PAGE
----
Photo: Evan Rachel Wood and Henry Cavill are directed by Woody Allen, right, in "Whatever Works." Credit: Jessica Miglio / Sony Pictures Classics


With Grazer now on for Oscars, hunt is on for a new host

November 9, 2011 |  5:38 pm

Brian grazer brett ratner
Oscar-winning producer Brian Grazer agreed Wednesday to take on the job of producing the Academy Awards telecast in February, stepping into the void left by Brett Ratner, who resigned after an anti-gay slur. Grazer and the Academy of Motion Pictures Arts & Sciences did not immediately announce a host to replace Eddie Murphy, who dropped out after Ratner exited.

Grazer, who has produced five movies this year including Clint Eastwood’s “J. Edgar” and Ratner’s “Tower Heist,” had been asked to helm the Oscar show earlier this year, but declined. Given Grazer’s ties to Ratner and Murphy, there was some speculation that he might try to convince Murphy to stay on as host, but a person close to the Grazer who was not authorized to speak publicly said he wouldn’t try to lure Murphy back into the fold.

“It’s very gratifying to be part of a show that honors excellence in the medium to which I have devoted so much of my career,” said Grazer, whose “A Beautiful Mind” earned a best picture Oscar a decade ago. Grazer will share producing duties on the broadcast with industry veteran Don Mischer. “Don is a legend, and I am excited to work with him.”

Grazer could have a horse in this year’s Oscar race with “J.Edgar” (which opened in limited release Wednesday), but his other recent films have disappointed at the box office, including “Cowboys & Aliens,” “The Dilemma,” and the Gus Van Sant-directed indie “Restless.” His high-profile television project “The Playboy Club” was canceled after just a few episodes.

Still, academy president Tom Sherak said: “Brian Grazer is a renowned filmmaker who over the past 25 years has produced a diverse and extraordinary body of work. He will certainly bring his tremendous talent, creativity and relationships to the Oscars.”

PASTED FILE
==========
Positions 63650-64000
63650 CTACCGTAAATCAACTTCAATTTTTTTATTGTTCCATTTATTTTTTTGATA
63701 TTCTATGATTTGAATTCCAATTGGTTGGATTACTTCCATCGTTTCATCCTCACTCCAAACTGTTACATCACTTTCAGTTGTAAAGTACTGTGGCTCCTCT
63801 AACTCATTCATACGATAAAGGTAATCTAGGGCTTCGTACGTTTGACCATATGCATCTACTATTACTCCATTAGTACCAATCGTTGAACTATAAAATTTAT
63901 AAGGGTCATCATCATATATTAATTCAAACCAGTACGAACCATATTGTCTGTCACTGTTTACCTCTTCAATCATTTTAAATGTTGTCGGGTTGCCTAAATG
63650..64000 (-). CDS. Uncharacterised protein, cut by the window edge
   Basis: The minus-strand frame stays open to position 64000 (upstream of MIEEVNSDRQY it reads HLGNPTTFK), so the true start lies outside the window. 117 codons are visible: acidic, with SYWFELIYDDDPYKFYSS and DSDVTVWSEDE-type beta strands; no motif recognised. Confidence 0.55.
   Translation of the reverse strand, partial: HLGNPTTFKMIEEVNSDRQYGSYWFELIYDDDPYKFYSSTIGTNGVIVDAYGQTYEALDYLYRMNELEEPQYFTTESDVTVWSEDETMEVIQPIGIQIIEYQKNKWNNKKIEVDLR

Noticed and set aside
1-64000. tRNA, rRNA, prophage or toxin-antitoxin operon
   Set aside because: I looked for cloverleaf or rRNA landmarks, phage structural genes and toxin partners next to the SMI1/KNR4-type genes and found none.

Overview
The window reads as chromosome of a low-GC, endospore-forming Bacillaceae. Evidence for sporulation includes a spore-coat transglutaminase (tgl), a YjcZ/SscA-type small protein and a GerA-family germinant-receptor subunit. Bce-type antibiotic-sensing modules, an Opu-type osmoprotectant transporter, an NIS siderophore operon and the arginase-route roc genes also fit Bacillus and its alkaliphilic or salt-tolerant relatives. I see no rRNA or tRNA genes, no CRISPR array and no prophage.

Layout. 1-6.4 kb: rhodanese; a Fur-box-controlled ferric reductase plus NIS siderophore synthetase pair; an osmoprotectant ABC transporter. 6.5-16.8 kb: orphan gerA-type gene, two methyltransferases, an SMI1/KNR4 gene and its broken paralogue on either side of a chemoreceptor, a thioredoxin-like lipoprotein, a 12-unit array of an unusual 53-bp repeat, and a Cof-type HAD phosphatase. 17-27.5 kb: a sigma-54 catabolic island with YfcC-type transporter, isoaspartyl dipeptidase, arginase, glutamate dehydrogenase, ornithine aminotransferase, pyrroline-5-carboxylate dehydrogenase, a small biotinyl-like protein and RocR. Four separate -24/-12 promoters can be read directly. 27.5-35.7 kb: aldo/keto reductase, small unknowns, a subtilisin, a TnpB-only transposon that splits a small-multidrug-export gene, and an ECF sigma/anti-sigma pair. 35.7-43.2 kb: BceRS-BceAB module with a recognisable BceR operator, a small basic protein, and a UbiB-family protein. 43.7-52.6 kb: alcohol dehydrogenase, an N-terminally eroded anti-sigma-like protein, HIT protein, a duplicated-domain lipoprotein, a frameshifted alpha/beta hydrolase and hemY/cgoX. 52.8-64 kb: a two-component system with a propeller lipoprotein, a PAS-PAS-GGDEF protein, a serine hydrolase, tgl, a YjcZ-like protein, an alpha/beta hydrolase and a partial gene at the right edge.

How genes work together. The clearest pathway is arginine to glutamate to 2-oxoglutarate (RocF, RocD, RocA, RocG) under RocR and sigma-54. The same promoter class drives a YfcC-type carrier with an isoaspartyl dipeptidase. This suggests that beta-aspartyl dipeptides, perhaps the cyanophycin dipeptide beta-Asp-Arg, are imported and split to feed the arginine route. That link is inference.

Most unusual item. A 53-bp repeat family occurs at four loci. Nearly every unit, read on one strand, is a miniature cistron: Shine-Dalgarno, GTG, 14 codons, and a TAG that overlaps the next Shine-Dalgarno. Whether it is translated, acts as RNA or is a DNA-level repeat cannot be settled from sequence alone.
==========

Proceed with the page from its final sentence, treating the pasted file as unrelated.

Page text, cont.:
Grazer has not been able to completely steer clear of controversy himself. Last fall, the trailer for his film “The Dilemma” was widely criticized for including a scene in which actor Vince Vaughn said, “Electric cars are gay”; the promo debuted in the wake of a series of suicides of teenagers who killed themselves after being bullied because of their sexual orientation. The line was later excised from the trailer, but it remained in the film.

Continue reading »

Jason Segel says playing a lovable loser comes naturally

November 9, 2011 |  3:30 pm

The Duplass brothers, Ed Helms and Jason Segel at a screening of Jeff, Who Lives at Home
If there's one character actor Jason Segel seems to have mastered, it's that of the lovable loser. He began his career playing one on the television show "Freaks and Geeks" as a high school stoner with an unrequited crush. In "Forgetting Sarah Marshall," he played a dopey guy kicked to the curb by his more successful and attractive girlfriend. And in "I Love You, Man," his schlubby character spent his days playing guitar and picking up women at open houses.

In "Jeff, Who Lives at Home," the latest project from sibling filmmaker team Mark and Jay Duplass, Segel tackles the archetype again. This time he's Jeff, an idealistic 30-year-old who lives in his mother's basement, takes bong hits and finds meaningful signs in late-night infomercials.

After an AFI Fest screening of the film Tuesday night, Segel said -- perhaps not surprisingly -- that the role came naturally to him.

"The simplest way I can put it is I just did exactly what they wrote," he said, referring to the Duplass brothers' script. "There was no, like 'What is my process?' or discovering the character."

Though the part may not have been much of a challenge for Segel, the film proved to be more of a struggle for the filmmakers. The Duplass brothers rose to fame after making a string of ultra low-budget, documentary-style films, and first teamed up with a bigger studio on last year's "Cyrus," the Fox Searchlight film starring Jonah Hill and John C. Reilly. "Jeff, Who Lives at Home," which also stars Ed Helms, is set for release by Paramount Pictures in March.

Asked what the most difficult scene was to shoot in the film, Jay Duplass referenced a moment when Segel's and Helms' characters leap off a Louisiana bridge into a threatening body of water.